The 7 Links Project
I was one of the many travel bloggers nominated to share 7 special links. The goal of this project, started by Tripbase, is to ‘unite bloggers in a joint endeavor to share lessons learned and create a bank of long but not forgotten blog posts that deserve to see the light of day again.’ Though I am not a “rules person” (to say the least!), I will follow the rules on this one, which are:
1) Blogger is nominated to take part
2) Blogger publishes his/her 7 links on his/her blog – 1 link for each category.
3) Blogger Nominates 5 More Bloggers
Link #1: Most beautiful post
Arrggghhh, already stumped. I write about India because I feel it is beautiful, but I don’t really have the photographic skills to capture it. (However, hopefully all that will change with my evolving partnership with photographer Andrew Adams of Katha Images). I will have to nominate Aurovalley Ashram: A haven of peace and conscious living because it is about such a beautiful place — “my” ashram in northern India.
Link #2: Most popular post
Hmmmm, I would say it’s a tie between The top 5 things I’ve learned after traveling a year in India and The top 5 myths about India. (I’m not including the Eat, Pray, Love film ticket contest or a couple of Bollywood-themed posts.) I guess it’s true, those “top 5″ or “top 10″ posts do get a lot of mileage. Personally, I don’t do these posts lightly, even if the titles sound a bit trite. I spent a good deal of thinking and writing time on both of them, and I am glad they have been so widely read. I have learned a lot about life, and about myself, in India. It is, I always maintain, one of the most potentially “transformative” places you can visit, perhaps especially if you are from western society.
Link #3: Most controversial post
I don’t tend to write controversial posts. Even the posts I thought would be controversial, aren’t — such as Celebrating the women of India, which criticized a Globe and Mail newspaper article, specifically, and the journalistic style of writing, generally. The only post that provoked a backlash was the ONE time I waded into travel blogging drama and made a couple of “negative” statements. After receiving some much-deserved comments, criticisms and observations from other travel bloggers, I quickly recanted, realized it’s not my style, and learned a lot from the experience. (I deleted the statements, didn’t want them to continue to create negative reverberations.) I learned that it’s much, much better for me to remain true to my philosophy of positivity and to take a positive spin on things. For example, even though I am critical in Celebrating the women of India, you can tell by the title of the blog that I am offering a positive approach to the topic in question (sexism in India). I guess Sub-continental divide: How to write about India drew some thoughtful comments … back in the day when I didn’t realize I should jump in and respond! Doh!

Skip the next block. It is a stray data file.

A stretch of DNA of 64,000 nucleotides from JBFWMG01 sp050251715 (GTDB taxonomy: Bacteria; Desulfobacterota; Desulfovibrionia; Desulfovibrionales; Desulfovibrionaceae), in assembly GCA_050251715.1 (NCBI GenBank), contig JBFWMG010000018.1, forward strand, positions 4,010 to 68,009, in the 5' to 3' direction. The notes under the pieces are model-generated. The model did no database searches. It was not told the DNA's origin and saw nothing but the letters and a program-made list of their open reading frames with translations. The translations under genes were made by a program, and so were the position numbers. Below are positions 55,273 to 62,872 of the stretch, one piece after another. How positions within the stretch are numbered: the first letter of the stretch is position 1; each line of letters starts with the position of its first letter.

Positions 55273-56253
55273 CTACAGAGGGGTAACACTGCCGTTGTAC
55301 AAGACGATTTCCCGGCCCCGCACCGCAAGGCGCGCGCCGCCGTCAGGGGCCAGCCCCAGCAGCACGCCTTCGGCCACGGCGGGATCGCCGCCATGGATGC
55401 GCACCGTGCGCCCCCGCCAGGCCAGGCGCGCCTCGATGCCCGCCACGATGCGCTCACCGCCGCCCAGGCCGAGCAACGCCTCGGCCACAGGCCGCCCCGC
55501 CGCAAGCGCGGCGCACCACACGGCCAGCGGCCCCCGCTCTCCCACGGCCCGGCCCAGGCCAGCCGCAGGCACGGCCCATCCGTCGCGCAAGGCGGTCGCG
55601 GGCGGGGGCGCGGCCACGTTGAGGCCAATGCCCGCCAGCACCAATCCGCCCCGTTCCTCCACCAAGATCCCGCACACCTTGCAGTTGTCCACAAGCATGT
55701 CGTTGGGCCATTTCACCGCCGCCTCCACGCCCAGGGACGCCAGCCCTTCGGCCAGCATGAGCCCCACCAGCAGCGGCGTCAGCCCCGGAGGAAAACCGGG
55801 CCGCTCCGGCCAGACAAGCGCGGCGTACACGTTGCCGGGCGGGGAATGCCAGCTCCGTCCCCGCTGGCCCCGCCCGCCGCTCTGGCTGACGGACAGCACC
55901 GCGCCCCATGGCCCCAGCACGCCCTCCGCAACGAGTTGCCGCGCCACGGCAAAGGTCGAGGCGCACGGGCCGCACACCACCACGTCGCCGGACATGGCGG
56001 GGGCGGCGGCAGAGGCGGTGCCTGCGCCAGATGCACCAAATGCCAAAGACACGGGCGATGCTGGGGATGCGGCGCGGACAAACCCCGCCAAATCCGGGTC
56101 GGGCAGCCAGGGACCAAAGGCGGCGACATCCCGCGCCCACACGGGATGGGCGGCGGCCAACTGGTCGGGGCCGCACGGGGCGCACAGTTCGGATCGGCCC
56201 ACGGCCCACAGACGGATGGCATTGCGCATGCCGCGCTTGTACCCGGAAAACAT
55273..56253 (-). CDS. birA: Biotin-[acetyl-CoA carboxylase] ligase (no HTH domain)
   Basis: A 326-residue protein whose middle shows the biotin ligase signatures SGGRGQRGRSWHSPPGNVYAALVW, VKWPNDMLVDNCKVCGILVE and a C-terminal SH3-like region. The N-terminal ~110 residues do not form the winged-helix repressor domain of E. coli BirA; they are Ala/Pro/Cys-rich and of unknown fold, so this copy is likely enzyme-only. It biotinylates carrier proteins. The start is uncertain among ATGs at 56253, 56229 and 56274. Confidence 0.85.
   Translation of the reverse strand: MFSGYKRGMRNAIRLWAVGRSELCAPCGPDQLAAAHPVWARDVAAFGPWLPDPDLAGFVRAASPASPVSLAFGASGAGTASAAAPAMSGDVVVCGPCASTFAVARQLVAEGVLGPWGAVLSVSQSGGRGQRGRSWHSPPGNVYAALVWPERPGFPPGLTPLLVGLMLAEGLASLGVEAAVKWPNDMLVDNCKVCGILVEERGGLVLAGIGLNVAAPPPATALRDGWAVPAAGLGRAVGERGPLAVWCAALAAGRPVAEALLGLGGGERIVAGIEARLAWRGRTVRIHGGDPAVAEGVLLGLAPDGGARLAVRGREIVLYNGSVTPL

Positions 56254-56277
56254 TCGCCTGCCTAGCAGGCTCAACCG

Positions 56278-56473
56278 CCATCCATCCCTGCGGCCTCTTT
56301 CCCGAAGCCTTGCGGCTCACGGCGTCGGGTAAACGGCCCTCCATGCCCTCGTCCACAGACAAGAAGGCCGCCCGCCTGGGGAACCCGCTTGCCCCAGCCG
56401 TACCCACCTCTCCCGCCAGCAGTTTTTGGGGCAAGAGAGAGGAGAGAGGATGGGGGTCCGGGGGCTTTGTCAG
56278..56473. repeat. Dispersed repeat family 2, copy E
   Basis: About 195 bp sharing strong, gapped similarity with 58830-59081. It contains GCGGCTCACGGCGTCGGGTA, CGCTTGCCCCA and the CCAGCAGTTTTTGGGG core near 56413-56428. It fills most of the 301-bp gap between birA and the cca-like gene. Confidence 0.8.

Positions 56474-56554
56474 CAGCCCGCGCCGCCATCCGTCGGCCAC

Link #4: Most helpful post
I try to be helpful to people going to India, especially first-timers. I am the first to admit that India is tough on travelers, and there is a steep learning curve to being there. You have to learn how to handle huge crowds, chaos, assertive touts, wily rickshaw drivers, heart-wrenching beggars, much lower standards of hygiene, unsafe water — so many things! I pulled together a post that captures many of the advice-style posts I have written, and gives people a good place to start: Planning to go to India?
Link #5: A post whose success surprised me
I don’t know about surprised, but I am humbled by the attention I get, and very grateful. I try to live up to the attention by working hard, writing consciously, trying to be open, non-judgmental and true to my vision and taking my subject, but not myself, seriously. This seems like a good moment to say thank you to anyone who’s ever read my work or my blog, and especially those who have commented. Thank you!
Link #6: A post that didn’t get the attention I feel it deserved
I have never worked so hard on a piece of travel writing as I did on this one, Crossing over in Varanasi, India — which, admittedly, was published by Canada’s largest-circulation newspaper (The Toronto Star) and triggered my favourite email ever, by travel editor Jim Byers, who loved it. I was just starting out and it meant the world to me to get such effusive praise by a guy who is known for being a bit crusty (charmingly crusty!). I consider myself a travel writer first, and a travel blogger second, so it’s the travel writing that I’m proud of; and the profession I want to direct my energies and intention towards. Even though it pays so badly. Yikes.